We need to install it and import it before we can use it.

!pip install --upgrade -q gspread import gspreadAt the end of every helper function that fills a column, we have a call like the one above.

We are passing the relevant columns and the function that will get the corresponding values.

columnNr = df.columns.get_loc(fieldName) + 1 # column number of output fieldThe first thing we want to know is which column we need to update. When we run the code above we get 7, which is the column position of the PageId in the sheet (starting with 1).

for index, row in df.iterrows():In this line of code, we have another control flow operator, the Python For Loops. For loops allow you to iterate over elements that represent collections, for example, lists and dictionaries.

In our case above, we are iterating over a dictionary where the index variable will hold the key, and the row variable will hold the value.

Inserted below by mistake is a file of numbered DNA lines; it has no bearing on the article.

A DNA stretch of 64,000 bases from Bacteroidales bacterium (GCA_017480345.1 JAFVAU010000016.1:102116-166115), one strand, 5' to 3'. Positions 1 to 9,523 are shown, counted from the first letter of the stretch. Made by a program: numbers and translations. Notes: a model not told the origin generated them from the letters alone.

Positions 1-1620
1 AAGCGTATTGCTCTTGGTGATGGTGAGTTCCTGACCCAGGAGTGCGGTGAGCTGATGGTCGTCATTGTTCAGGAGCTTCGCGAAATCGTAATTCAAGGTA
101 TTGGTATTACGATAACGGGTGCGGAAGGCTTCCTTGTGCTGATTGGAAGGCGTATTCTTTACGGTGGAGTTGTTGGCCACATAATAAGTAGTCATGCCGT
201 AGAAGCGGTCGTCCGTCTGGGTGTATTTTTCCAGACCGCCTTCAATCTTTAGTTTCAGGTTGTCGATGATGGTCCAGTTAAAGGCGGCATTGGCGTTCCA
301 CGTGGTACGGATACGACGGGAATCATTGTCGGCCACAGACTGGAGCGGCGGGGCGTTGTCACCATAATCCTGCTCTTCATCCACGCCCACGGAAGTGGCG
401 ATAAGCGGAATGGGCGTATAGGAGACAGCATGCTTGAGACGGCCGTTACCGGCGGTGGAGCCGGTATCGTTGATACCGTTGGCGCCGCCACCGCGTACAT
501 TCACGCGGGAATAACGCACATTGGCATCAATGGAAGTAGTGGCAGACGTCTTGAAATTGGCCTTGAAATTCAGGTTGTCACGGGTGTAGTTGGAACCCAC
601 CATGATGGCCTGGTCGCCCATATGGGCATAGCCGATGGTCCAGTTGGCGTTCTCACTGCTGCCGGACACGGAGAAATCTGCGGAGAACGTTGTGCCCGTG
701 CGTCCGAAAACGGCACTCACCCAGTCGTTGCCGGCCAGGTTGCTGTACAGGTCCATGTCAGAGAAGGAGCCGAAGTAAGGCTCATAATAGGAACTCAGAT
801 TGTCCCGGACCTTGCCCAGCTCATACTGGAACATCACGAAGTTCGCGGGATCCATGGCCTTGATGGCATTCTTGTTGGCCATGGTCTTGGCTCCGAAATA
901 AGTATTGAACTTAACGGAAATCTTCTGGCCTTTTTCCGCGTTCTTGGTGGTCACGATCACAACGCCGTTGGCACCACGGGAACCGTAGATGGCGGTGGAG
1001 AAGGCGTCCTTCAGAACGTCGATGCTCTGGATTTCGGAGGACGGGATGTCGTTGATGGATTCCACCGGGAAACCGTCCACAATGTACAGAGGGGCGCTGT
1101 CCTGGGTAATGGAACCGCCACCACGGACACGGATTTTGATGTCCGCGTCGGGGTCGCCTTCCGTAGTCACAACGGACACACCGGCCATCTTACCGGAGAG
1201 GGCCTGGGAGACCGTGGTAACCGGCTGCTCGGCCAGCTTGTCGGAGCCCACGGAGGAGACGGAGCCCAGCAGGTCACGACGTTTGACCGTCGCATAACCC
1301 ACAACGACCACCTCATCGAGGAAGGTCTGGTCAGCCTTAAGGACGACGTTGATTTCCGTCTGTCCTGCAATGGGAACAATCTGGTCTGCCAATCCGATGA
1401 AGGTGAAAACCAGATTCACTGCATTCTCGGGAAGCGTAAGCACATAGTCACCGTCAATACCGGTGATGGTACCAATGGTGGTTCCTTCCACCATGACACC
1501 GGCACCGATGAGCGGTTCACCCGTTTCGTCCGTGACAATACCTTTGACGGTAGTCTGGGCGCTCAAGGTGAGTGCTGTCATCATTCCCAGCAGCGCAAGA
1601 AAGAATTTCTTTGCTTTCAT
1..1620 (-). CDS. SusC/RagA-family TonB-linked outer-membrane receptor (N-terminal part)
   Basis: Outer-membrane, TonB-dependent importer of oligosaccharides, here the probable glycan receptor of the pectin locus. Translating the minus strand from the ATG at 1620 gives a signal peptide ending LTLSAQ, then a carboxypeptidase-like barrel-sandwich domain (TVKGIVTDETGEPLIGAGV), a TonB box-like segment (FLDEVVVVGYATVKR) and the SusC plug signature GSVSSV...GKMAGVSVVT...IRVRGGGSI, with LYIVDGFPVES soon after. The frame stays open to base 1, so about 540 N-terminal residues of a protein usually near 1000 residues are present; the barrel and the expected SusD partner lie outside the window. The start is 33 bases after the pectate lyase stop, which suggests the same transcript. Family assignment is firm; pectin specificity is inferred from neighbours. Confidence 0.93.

To be more precise, we are iterating over a Python dictionary view, a dictionary view is like a read-only and faster copy of the dictionary, which is perfect for iteration.

When you print iterrows, you don’t actually get the values, but a Python iterator object.

Iterators are functions that access data on demand, require less memory and perform faster than accessing collections manually.

INDEX: 2 ROW: Article César Alonso de las Heras Views 1,944,569 PartMobile 79.06% ViewsMobile 1,537,376 ViewsDesktop 407,193 PageId 18247033 Description WikiInLinks WikiOutLinks ExtOutLinks WikidataId WikidataInstance Name: 2, dtype: object sdsdsdsThis is an example iteration of the for loop. I printed the index and row values.